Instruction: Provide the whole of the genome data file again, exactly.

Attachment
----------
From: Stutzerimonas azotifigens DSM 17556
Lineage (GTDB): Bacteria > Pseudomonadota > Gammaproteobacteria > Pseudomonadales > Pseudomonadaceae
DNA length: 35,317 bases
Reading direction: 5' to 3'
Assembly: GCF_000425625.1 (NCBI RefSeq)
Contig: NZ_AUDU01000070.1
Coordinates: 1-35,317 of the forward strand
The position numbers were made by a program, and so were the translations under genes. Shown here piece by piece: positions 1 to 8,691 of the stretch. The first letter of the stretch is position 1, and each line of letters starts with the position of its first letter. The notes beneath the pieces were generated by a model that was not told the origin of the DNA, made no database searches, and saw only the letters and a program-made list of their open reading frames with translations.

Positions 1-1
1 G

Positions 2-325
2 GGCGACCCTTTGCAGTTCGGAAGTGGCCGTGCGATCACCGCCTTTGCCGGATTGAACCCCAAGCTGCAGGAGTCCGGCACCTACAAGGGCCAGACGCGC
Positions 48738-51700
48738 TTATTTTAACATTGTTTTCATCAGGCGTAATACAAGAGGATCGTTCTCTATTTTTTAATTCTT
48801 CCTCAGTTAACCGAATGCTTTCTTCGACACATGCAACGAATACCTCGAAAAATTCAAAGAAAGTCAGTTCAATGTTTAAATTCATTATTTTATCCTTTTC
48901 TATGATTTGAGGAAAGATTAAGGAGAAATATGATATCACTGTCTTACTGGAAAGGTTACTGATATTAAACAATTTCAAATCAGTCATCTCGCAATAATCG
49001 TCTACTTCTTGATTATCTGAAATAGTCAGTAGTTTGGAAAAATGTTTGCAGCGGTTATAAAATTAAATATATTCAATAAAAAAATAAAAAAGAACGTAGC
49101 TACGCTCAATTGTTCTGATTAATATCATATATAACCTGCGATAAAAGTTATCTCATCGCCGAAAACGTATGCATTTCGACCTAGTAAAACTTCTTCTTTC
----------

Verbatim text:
From: Stutzerimonas azotifigens DSM 17556
Lineage (GTDB): Bacteria > Pseudomonadota > Gammaproteobacteria > Pseudomonadales > Pseudomonadaceae
DNA length: 35,317 bases
Reading direction: 5' to 3'
Assembly: GCF_000425625.1 (NCBI RefSeq)
Contig: NZ_AUDU01000070.1
Coordinates: 1-35,317 of the forward strand
The position numbers were made by a program, and so were the translations under genes. Shown here piece by piece: positions 1 to 8,691 of the stretch. The first letter of the stretch is position 1, and each line of letters starts with the position of its first letter. The notes beneath the pieces were generated by a model that was not told the origin of the DNA, made no database searches, and saw only the letters and a program-made list of their open reading frames with translations.

Positions 1-1
1 G

Positions 2-325
2 GGCGACCCTTTGCAGTTCGGAAGTGGCCGTGCGATCACCGCCTTTGCCGGATTGAACCCCAAGCTGCAGGAGTCCGGCACCTACAAGGGCCAGACGCGC
Positions 48738-51700
48738 TTATTTTAACATTGTTTTCATCAGGCGTAATACAAGAGGATCGTTCTCTATTTTTTAATTCTT
48801 CCTCAGTTAACCGAATGCTTTCTTCGACACATGCAACGAATACCTCGAAAAATTCAAAGAAAGTCAGTTCAATGTTTAAATTCATTATTTTATCCTTTTC
48901 TATGATTTGAGGAAAGATTAAGGAGAAATATGATATCACTGTCTTACTGGAAAGGTTACTGATATTAAACAATTTCAAATCAGTCATCTCGCAATAATCG
49001 TCTACTTCTTGATTATCTGAAATAGTCAGTAGTTTGGAAAAATGTTTGCAGCGGTTATAAAATTAAATATATTCAATAAAAAAATAAAAAAGAACGTAGC
49101 TACGCTCAATTGTTCTGATTAATATCATATATAACCTGCGATAAAAGTTATCTCATCGCCGAAAACGTATGCATTTCGACCTAGTAAAACTTCTTCTTTC